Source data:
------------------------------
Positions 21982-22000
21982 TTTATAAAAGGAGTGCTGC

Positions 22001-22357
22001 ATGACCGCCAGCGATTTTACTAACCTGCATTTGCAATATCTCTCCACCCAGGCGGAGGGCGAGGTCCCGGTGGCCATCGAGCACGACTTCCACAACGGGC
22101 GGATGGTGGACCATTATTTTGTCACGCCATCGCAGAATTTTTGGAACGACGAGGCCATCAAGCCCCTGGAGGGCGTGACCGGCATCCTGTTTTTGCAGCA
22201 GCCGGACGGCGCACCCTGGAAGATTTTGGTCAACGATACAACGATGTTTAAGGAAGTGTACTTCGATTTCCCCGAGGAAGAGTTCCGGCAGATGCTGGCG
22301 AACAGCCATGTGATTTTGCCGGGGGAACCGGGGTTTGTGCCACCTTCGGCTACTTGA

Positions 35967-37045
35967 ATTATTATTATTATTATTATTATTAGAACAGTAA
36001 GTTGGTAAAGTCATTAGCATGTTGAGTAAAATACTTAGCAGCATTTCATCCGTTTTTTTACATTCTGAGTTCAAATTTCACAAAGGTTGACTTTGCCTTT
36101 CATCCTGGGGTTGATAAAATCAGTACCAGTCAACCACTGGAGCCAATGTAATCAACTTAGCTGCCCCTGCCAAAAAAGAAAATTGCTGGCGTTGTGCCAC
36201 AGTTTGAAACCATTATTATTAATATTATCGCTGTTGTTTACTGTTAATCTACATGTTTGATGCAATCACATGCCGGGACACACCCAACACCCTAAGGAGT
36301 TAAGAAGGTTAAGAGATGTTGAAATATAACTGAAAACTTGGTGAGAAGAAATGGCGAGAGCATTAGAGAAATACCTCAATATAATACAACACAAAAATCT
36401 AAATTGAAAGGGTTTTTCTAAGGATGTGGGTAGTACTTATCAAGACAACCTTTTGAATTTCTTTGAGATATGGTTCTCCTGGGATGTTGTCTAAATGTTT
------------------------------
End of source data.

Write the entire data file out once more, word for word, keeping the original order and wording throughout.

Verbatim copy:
Positions 21982-22000
21982 TTTATAAAAGGAGTGCTGC

Positions 22001-22357
22001 ATGACCGCCAGCGATTTTACTAACCTGCATTTGCAATATCTCTCCACCCAGGCGGAGGGCGAGGTCCCGGTGGCCATCGAGCACGACTTCCACAACGGGC
22101 GGATGGTGGACCATTATTTTGTCACGCCATCGCAGAATTTTTGGAACGACGAGGCCATCAAGCCCCTGGAGGGCGTGACCGGCATCCTGTTTTTGCAGCA
22201 GCCGGACGGCGCACCCTGGAAGATTTTGGTCAACGATACAACGATGTTTAAGGAAGTGTACTTCGATTTCCCCGAGGAAGAGTTCCGGCAGATGCTGGCG
22301 AACAGCCATGTGATTTTGCCGGGGGAACCGGGGTTTGTGCCACCTTCGGCTACTTGA

Positions 35967-37045
35967 ATTATTATTATTATTATTATTATTAGAACAGTAA
36001 GTTGGTAAAGTCATTAGCATGTTGAGTAAAATACTTAGCAGCATTTCATCCGTTTTTTTACATTCTGAGTTCAAATTTCACAAAGGTTGACTTTGCCTTT
36101 CATCCTGGGGTTGATAAAATCAGTACCAGTCAACCACTGGAGCCAATGTAATCAACTTAGCTGCCCCTGCCAAAAAAGAAAATTGCTGGCGTTGTGCCAC
36201 AGTTTGAAACCATTATTATTAATATTATCGCTGTTGTTTACTGTTAATCTACATGTTTGATGCAATCACATGCCGGGACACACCCAACACCCTAAGGAGT
36301 TAAGAAGGTTAAGAGATGTTGAAATATAACTGAAAACTTGGTGAGAAGAAATGGCGAGAGCATTAGAGAAATACCTCAATATAATACAACACAAAAATCT
36401 AAATTGAAAGGGTTTTTCTAAGGATGTGGGTAGTACTTATCAAGACAACCTTTTGAATTTCTTTGAGATATGGTTCTCCTGGGATGTTGTCTAAATGTTT